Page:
Abstract: This paper investigates whether mutual funds that introduce sustainability-related buzzwords in their names actually shift their focus to sustainable investing following the name change. Relatively less successful funds tend to engage in such rebrandings to regain investor flows. Following the name change, funds improve their portfolio sustainability scores by imposing negative screens on poor-sustainability-performing firms. However, we find no evidence that such funds exert any commitment to improve firms’ sustainability practices through voting on environmental, social or governance proposals. The commitment to sustainability is even less present when their votes are more likely to be pivotal, consistent with greenwashing.
    Keywords: Mutual Funds, ESG, Greenwashing, Voting
    JEL: G11 G41
    Date: 2023–08
  6. By: Alma Cohen
    Abstract: This paper seeks to contribute to the long-standing debate on the extent to which the ideology of federal circuit court judges, as proxied by the party of the president nominating them, can help to predict case outcomes. To this end, I combine and analyze a novel dataset containing about 670, 000 circuit court cases from 1985 to 2020. I show that the political affiliation of judges is associated with outcomes, and thus can help to predict them, throughout the vast universe of circuit court cases – and not only in the ideologically contested cases on which prior empirical research has focused. In particular, I find an association between political affiliation and outcomes in each of six categories of cases in which the two litigating parties could be perceived by judges to have unequal power. In each of these six case categories, which together add up to more than 550, 000 cases, the more Democratic judges a panel has, the higher the odds of the panel siding with the seemingly weaker party. Furthermore, I identify evidence of polarization over time in circuit court decisions. Consistent with such growing polarization, in the important subset of published cases, the identified patterns are more pronounced in the last two decades of the examined period than earlier. Going beyond the very large sample of cases with parties of seemingly of unequal power, I identify how political affiliation can help to predict outcomes in most of the cases outside this sample. In particular, I show that panels with more Democratic judges are less likely than panels with less Democratic judges to defer to the lower-court decision in civil cases between private parties that seem to be of equal power. Altogether, my analysis shows that political affiliation can help to predict outcomes in over 90% of circuit court cases. Overall, my results highlight the pervasiveness with which – and the array of ways through which – the political affiliation of judges can help to predict the outcome of circuit court cases.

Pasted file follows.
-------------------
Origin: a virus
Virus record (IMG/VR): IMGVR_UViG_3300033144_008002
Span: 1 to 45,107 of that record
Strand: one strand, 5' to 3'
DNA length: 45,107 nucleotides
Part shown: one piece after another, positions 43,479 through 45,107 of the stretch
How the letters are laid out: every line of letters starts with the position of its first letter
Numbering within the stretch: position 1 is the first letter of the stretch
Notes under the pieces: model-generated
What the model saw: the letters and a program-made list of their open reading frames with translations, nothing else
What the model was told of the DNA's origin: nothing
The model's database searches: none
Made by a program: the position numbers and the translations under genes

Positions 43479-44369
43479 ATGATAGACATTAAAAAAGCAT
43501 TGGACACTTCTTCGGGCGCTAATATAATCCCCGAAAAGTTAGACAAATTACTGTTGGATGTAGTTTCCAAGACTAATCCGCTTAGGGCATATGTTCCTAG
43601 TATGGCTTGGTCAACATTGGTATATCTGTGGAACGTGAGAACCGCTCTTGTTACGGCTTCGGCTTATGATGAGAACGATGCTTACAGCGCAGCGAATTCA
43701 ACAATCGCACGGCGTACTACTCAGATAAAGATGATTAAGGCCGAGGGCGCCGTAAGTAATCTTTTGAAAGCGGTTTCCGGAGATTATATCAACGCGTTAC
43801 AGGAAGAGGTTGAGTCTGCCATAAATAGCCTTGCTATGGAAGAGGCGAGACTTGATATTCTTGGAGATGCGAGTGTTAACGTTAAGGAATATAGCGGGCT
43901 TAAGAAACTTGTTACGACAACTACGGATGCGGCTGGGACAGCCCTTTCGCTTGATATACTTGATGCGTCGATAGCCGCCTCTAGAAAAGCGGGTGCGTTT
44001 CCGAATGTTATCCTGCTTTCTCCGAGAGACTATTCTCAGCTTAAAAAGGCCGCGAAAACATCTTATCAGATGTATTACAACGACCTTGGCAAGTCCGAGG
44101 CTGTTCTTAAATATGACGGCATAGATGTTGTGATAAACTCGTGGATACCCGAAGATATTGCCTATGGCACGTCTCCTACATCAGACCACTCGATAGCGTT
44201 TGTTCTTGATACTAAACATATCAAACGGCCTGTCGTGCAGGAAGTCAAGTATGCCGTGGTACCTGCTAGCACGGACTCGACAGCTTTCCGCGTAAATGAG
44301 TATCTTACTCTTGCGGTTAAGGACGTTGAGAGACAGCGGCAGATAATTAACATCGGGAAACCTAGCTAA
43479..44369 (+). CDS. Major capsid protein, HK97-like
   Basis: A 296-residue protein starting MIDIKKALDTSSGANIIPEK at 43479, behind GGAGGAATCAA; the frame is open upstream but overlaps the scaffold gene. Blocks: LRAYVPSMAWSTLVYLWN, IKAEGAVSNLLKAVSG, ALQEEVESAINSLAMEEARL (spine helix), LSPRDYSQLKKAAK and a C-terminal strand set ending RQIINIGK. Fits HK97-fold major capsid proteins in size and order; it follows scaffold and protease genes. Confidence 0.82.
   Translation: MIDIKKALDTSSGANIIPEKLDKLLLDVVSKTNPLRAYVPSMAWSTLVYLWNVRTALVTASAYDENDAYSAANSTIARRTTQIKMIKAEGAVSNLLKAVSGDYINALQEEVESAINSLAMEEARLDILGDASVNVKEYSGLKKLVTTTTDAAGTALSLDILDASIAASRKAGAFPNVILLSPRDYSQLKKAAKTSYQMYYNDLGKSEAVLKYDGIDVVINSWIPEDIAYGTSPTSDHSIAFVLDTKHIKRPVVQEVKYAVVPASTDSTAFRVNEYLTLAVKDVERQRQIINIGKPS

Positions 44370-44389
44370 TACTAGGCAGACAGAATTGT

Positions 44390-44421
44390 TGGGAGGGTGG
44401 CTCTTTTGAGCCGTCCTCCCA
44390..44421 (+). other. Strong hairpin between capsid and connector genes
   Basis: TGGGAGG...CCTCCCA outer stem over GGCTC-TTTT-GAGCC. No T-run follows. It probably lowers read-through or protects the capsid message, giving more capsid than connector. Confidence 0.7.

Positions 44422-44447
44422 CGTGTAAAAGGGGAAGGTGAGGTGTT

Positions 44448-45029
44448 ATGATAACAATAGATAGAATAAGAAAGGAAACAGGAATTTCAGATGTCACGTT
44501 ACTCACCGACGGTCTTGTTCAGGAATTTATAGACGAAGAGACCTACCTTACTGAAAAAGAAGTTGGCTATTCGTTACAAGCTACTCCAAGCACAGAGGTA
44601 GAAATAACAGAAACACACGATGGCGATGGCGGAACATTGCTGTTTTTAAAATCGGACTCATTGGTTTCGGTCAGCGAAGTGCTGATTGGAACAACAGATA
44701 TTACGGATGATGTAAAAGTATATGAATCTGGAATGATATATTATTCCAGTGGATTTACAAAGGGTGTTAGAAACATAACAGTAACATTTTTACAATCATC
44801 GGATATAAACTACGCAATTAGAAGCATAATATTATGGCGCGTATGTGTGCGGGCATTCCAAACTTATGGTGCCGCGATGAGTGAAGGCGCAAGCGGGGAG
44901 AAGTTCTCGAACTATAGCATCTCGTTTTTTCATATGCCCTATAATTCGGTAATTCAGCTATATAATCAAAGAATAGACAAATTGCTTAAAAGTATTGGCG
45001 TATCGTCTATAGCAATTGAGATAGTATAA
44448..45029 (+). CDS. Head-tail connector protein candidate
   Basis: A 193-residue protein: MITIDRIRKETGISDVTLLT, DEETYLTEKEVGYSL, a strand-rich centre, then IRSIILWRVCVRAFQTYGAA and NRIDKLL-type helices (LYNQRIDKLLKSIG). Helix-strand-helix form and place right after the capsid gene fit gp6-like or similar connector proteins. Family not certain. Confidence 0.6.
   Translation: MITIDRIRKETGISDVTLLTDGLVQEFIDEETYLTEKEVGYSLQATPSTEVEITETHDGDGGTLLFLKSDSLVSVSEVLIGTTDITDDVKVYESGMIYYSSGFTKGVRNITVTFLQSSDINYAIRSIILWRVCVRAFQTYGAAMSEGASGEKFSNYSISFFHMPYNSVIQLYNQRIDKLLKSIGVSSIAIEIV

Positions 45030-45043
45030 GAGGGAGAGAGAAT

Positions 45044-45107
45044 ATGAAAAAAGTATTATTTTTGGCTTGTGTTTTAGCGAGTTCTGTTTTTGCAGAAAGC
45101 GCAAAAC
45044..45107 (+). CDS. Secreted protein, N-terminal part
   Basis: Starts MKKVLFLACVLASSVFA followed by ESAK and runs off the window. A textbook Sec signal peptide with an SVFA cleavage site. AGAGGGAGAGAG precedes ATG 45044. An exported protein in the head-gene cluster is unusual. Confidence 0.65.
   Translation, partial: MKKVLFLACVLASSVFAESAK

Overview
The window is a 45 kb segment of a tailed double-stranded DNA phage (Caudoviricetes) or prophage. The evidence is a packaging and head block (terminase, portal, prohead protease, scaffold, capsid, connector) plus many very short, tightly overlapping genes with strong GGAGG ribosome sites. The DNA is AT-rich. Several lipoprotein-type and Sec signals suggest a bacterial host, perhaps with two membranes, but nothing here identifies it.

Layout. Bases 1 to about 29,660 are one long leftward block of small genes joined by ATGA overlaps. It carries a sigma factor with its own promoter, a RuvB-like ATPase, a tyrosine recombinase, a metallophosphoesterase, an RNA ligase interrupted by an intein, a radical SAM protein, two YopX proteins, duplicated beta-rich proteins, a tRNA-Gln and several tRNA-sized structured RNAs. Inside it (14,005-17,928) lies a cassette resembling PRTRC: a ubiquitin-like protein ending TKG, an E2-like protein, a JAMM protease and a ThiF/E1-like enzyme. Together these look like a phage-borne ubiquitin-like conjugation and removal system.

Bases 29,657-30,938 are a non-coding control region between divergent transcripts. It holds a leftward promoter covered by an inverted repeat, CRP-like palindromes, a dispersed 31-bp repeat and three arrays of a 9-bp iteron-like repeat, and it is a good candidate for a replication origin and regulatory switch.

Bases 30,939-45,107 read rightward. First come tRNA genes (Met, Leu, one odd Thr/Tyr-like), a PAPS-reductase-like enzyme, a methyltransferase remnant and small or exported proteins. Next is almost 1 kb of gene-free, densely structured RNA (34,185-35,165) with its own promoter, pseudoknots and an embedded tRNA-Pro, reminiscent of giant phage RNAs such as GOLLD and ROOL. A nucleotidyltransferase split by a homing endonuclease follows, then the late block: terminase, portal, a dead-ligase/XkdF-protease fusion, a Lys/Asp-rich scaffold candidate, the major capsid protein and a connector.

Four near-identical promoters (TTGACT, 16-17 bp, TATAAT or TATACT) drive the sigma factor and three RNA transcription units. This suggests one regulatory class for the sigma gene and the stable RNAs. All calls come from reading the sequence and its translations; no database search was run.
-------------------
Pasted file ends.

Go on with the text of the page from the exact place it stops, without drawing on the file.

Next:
JEL: D72 J15 J16 K0
    Date: 2023–07
  7. By: Christoph Böhringer; Carsten Helm; Laura Schürer
    Abstract: The Nationally Determined Contributions (NDCs) under the Paris Agreement fall short of the abatement needed to reach the 2°C target. Emissions trading could be a “costless” means to reduce the ambition gap if countries used their gains from trade for additional abatement. However, this requires cooperative behavior. We show that with emissions trading, countries’ non-cooperative choices of emissions reduction contributions can lead to even more abatement, provided that these contributions may not be lower than initial NDCs. Intuitively, countries with high climate damages raise their contributions if they can meet them partly through abatement in countries with low abatement costs.
    Keywords: Paris Agreement, emissions trading, NDCs, game theory
    JEL: H23 Q54 Q56 Q58 C72
    Date: 2023